Rowan Williams on King Arthur

The former Archbishop of Canterbury writes in the New Statesman (hat tip: Chris Berard):

Our once and future king

No indisputable evidence exists for a “real” King Arthur, but, fictional or not, Britain has always needed him.

BY ROWAN WILLIAMS

Does anyone now read the historical novels of Henry Treece? A minor poet associated with the postwar “New Apocalyptic” group, he produced in the 1950s and 1960s a steady stream of fiction for the adult and young adult market, set mostly in early Britain and in the Viking age. The books are characterised by vivid, simple and sometimes repetitive plotting, ample bloodshed, a well-judged mixture of the cynical and the romantic, and plenty of gloomy Celtic and Nordic atmospherics. Several of the novels feature an “historical” King Arthur – a sixth-century warlord, co-ordinating resistance to the invading Saxons. Treece portrays with some skill the ways in which such a figure might have manipulated vague memories of Roman power and cultural identity to shore up his dominance in a chaotic post-Roman Britain.

The picture Treece outlines (a picture that can be found in rather less highly coloured narratives by writers such as Rosemary Sutcliff and Meriol Trevor) is in fact not too far away from what a substantial number of professional historians of the mid-20th century had come to take for granted. The withdrawal of Roman military presence from Britain in the first quarter of the fifth century must have left the native population at the mercy of rapidly increasing swarms of settlers from north-western Europe, who pushed across lowland Britain, sacking Roman settlements and killing a substantial proportion of the population. Archaeology seemed to support this picture: Roman towns had been ruined and abandoned, British hill settlements were reoccupied and refortified. There appeared to be a bit of a hiatus in “Saxon” settlement in the first half of the sixth century, however, and some historians saw this as the result of a concerted campaign of British resistance.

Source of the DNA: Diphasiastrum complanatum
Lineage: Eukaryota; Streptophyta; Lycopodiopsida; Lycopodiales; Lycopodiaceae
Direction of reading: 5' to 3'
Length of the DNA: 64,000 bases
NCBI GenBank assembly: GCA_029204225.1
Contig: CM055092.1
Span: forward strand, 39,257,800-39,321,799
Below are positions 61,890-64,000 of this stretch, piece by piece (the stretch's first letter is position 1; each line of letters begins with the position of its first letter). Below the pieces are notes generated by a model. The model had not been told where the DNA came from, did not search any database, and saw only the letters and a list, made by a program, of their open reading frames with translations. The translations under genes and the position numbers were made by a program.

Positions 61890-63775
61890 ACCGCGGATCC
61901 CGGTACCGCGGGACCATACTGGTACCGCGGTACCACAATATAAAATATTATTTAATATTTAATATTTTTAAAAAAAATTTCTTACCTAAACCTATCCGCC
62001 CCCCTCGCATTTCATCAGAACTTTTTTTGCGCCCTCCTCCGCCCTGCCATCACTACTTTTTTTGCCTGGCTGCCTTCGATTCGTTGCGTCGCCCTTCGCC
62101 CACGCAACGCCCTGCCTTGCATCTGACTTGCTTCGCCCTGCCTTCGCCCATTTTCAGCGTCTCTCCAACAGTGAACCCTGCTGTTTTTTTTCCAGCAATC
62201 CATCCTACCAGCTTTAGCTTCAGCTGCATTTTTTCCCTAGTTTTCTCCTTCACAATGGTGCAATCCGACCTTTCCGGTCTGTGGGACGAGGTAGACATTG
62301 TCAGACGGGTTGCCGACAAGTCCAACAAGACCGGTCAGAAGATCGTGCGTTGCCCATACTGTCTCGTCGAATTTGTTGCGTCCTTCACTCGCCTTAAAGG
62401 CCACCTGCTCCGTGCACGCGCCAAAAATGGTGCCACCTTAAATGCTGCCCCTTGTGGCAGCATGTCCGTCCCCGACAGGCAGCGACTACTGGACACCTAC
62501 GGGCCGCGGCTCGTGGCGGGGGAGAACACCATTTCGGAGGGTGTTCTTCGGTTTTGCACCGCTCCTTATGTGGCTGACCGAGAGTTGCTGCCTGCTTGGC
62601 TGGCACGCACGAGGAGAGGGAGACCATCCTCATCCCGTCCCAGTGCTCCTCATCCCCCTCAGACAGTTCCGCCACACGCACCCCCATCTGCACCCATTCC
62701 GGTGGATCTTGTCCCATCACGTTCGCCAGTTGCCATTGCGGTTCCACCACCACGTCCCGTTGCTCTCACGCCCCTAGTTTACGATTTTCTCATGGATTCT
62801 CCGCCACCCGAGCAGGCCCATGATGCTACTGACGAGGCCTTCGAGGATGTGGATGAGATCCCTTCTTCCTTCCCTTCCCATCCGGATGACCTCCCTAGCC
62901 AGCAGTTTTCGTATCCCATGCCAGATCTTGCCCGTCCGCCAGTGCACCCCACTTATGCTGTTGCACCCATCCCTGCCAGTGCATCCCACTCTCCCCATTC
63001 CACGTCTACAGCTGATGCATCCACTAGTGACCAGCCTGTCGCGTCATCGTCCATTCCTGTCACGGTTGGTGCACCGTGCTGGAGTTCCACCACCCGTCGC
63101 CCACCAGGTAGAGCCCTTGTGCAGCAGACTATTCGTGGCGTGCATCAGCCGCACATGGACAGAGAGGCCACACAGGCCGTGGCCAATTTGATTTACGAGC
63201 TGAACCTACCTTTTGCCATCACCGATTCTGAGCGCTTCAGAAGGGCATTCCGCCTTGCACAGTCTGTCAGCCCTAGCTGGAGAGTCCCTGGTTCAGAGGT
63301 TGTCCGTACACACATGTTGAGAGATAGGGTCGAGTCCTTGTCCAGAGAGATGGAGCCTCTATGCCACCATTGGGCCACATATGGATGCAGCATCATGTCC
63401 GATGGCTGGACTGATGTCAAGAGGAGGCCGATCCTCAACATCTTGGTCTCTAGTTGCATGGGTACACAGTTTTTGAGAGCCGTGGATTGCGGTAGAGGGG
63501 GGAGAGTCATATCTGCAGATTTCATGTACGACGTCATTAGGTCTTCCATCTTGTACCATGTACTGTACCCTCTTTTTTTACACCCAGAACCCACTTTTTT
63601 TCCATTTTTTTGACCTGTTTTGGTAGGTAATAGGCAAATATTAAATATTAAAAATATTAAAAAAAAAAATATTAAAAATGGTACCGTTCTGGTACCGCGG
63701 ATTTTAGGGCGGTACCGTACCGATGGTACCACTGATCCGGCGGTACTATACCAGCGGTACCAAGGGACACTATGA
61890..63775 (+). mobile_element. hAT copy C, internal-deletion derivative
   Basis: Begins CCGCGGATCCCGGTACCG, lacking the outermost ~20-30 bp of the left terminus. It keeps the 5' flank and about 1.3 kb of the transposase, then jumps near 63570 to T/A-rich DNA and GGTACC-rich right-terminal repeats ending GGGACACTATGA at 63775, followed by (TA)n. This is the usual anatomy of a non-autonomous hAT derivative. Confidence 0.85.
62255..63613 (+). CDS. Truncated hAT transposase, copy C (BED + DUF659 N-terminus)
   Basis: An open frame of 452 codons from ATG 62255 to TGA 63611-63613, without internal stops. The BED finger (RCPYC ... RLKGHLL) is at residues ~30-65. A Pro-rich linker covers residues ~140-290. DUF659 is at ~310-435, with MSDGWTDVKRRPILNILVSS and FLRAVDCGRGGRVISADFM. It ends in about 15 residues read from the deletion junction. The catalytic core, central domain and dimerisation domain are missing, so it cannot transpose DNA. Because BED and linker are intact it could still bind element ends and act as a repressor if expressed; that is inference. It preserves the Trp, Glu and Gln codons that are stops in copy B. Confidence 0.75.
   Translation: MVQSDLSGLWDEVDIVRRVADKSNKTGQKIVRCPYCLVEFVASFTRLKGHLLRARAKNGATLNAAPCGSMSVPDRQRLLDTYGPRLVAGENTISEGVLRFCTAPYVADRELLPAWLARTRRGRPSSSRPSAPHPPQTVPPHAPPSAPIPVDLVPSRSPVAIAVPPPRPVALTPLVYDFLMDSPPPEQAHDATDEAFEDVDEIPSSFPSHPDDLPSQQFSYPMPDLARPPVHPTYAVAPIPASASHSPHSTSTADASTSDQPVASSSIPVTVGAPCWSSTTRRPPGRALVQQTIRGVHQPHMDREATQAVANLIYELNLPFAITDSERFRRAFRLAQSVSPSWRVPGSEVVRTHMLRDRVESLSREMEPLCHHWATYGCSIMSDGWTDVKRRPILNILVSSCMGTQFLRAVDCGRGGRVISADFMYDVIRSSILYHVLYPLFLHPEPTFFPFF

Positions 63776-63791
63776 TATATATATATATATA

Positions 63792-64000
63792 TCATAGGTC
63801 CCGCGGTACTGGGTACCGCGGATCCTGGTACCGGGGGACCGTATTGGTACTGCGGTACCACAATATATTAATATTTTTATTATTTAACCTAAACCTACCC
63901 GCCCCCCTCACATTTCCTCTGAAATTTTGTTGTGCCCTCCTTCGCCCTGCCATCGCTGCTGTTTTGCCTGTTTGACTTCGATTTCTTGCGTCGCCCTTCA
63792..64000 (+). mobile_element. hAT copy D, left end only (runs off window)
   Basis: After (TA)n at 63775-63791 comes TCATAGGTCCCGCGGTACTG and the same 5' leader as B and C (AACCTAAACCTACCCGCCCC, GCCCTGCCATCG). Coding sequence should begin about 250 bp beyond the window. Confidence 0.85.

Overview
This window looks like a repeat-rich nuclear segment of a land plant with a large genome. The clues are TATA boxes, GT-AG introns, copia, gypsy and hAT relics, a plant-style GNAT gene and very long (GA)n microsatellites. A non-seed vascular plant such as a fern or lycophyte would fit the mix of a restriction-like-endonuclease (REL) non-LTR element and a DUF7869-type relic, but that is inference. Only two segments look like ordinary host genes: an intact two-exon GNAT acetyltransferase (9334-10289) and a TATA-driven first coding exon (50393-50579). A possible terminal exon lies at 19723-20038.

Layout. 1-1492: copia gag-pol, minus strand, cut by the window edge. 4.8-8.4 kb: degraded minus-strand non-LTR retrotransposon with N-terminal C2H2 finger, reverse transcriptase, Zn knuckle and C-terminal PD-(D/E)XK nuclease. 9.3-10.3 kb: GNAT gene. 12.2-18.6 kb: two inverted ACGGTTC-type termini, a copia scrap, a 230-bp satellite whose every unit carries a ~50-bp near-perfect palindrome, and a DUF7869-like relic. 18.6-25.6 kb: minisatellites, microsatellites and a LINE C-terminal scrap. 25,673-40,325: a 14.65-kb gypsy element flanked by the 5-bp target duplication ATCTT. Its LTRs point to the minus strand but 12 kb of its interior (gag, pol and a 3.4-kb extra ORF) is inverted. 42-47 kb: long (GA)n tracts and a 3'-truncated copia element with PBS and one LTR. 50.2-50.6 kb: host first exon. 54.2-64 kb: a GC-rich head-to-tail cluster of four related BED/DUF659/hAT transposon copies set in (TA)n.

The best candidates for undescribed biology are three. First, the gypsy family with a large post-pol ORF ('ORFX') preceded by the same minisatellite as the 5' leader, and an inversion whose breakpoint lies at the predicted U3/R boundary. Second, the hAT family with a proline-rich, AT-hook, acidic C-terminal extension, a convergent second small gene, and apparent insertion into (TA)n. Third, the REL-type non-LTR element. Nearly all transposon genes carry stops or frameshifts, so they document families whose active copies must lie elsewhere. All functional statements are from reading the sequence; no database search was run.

There was an obvious gap for an “Arthurian” figure to fill, a military leader with nationwide authority, leaving a legacy in popular memory strong enough ultimately to generate the familiar legends of a great British hero and king. We are on our way to the Round Table and the Holy Grail and all the other riches of the “Matter of Britain”, as the medieval authors called the jungle of legendary traditions that grew around the name of Arthur.

More at the link.

It’s interesting how some figures who resisted invasion are later appropriated by the invaders themselves. King Arthur is one such; if he ever existed, he would have been a Romanized Briton defending an (unwillingly) independent Britannia from Anglian and Saxon invasion. The Britons lost, of course, and were pushed into Wales and Cornwall, where they consoled themselves that some day Arthur would return and vindicate their claim to their ancestral homeland. Geoffrey of Monmouth (c. 1095-c. 1155), a man of Welsh background who entered the church and who ended up at Oxford, wrote the History of the Kings of Britain, which included a long chapter on Arthur. From that point on, Arthur ceased to be a Welsh figure and became an English one, since he defended the island from invaders.

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